The KC Royals face tough trade, no-trade decision

(Mandatory Credit: Denny Medley-USA TODAY Sports)
(Mandatory Credit: Denny Medley-USA TODAY Sports) /
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KC Royals, Whit Merrifield
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Does Whit Merrifield have any desire to be traded away from the KC Royals?

Whit Merrifield doesn’t control his fate. He has no “10 & 5” rights, which means he has no CBA-based power to veto trades. And there isn’t any reason to believe he has a personal contractual right to reject deals.

But what Merrifield wants may carry some weight with management. What if, hypothetically, Merrifield no longer likes being a Royal? The franchise values loyalty and happy players, so Merrifield with a case of baseball wanderlust is a viable trade candidate.

Merrifield hasn’t publicly expressed any discontent, so no hard evidence suggests he wants out. Could he be blamed, though, for some frustration with the current sorry state of the only team he’s ever played for?

Or about his position in the club’s financial pecking order? There’s a case to be made (and has been since 2020) that, despite the four-year deal he agreed to in late January 2019, he’s underpaid. Yes, the club probably restructured its financial arrangements with him in part to increase his compensation, but is he really worth only the $16.25 million minimum value of the deal? Should he be miffed by the more lucrative $25 million contract KC gave now-underperforming Hunter Dozier before this season even began?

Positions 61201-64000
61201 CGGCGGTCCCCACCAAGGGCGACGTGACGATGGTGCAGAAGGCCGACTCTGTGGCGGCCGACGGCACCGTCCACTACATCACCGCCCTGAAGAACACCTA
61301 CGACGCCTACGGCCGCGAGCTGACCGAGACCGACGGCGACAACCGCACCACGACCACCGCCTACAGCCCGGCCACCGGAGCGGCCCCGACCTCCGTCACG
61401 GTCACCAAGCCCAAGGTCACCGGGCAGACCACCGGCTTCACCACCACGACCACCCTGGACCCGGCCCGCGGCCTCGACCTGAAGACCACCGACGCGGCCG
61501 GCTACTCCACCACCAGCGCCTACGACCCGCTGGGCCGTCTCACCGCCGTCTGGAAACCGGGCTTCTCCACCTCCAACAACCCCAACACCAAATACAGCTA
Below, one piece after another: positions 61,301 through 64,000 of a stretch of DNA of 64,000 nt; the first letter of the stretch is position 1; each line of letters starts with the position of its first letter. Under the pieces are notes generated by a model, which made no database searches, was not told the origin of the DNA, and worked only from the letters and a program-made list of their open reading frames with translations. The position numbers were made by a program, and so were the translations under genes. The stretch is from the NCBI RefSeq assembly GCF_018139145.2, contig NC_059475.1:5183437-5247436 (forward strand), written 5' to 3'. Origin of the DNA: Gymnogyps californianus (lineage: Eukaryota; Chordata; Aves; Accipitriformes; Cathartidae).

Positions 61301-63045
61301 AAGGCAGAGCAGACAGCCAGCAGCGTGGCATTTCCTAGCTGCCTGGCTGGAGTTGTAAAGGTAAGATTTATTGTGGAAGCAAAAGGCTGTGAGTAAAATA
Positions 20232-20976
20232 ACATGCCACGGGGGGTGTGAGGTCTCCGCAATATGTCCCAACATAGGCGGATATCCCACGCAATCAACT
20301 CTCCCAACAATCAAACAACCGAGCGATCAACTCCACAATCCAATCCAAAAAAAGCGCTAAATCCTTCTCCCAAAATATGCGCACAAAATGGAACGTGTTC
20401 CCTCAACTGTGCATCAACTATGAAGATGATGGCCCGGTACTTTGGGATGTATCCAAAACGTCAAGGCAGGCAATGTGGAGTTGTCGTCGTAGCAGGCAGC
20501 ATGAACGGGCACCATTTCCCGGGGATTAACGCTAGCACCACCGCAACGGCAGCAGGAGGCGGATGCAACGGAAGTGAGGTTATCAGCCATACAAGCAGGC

The answers to those questions are “Yes” and “Maybe.”

Merrifield is, day in and day out, Kansas City’s best and most valuable player. He’s probably just fine with Salvador Perez recently signing the biggest contract in Royals’ history, a four-year deal worth at least $82 million, or around five times the minimum value of Merrifield’s contract. Perez, after all, is the franchise.

Merrifield can’t be blamed, however, if Dozier’s deal, worth almost $9 million more than his own, made him wonder. After all, he’s has been far better for the KC Royals than Dozier, although time may ultimately (but probably won’t) prove Dozier the better player.

But if Merrifield is unhappy, he’s hiding it well. Presume, then, that he’s content where he is and isn’t pushing a trade. That’s important if KC wants to keep him.